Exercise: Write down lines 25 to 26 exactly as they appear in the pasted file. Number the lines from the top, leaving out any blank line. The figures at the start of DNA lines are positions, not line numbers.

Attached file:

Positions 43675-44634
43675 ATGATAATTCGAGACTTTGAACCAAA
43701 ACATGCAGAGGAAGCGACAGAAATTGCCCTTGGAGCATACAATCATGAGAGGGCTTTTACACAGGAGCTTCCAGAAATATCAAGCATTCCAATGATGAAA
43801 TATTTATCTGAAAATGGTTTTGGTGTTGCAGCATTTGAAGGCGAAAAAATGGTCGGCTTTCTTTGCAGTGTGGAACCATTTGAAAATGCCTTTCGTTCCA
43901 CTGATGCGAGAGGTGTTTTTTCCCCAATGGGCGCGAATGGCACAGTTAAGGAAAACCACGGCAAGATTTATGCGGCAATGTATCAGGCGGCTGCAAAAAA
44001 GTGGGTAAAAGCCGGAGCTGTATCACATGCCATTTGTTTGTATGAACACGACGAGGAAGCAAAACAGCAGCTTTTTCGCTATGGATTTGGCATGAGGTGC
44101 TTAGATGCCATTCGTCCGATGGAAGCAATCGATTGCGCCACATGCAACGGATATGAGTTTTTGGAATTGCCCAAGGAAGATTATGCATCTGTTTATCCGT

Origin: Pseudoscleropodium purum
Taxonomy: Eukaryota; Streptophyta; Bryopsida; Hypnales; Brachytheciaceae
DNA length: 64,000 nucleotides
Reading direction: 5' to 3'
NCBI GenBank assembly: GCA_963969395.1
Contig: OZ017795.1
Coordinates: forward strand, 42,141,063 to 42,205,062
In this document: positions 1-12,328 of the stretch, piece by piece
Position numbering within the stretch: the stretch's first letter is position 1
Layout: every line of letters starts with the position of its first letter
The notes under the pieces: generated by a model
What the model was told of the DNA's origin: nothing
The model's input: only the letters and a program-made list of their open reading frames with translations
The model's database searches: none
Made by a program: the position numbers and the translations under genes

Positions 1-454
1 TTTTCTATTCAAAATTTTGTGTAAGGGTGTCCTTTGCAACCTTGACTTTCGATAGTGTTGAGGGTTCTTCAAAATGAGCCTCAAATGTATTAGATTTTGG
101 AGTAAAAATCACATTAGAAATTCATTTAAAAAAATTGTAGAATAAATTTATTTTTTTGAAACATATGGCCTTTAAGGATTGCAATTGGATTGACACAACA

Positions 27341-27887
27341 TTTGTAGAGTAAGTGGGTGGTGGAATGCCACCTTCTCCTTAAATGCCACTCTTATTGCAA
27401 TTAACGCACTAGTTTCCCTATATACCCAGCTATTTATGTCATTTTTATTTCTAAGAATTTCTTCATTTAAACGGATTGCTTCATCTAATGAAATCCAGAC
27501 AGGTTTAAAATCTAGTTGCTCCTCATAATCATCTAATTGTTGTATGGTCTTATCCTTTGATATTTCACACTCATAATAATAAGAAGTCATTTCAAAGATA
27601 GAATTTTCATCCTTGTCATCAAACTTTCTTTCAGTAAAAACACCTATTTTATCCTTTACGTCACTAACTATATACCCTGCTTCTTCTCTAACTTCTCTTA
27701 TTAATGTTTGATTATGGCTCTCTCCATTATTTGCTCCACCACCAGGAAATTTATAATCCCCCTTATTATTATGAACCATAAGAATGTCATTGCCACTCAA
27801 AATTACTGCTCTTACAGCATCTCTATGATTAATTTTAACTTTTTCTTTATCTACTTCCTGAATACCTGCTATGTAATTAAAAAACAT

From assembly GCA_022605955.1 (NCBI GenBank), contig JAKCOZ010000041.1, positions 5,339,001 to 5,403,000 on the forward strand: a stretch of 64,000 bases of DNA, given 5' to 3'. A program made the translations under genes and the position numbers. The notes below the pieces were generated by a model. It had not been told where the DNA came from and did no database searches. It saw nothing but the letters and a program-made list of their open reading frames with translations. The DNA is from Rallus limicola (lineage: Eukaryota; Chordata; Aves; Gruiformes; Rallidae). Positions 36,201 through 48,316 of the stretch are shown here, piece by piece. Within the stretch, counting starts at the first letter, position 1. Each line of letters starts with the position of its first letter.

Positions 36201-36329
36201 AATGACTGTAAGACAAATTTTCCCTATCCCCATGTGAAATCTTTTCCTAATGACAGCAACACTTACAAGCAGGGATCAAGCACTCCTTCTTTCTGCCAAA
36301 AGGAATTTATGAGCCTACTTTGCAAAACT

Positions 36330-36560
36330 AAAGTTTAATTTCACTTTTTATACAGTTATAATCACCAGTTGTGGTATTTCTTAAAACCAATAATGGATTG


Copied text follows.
101 AGTAAAAATCACATTAGAAATTCATTTAAAAAAATTGTAGAATAAATTTATTTTTTTGAAACATATGGCCTTTAAGGATTGCAATTGGATTGACACAACA

Positions 27341-27887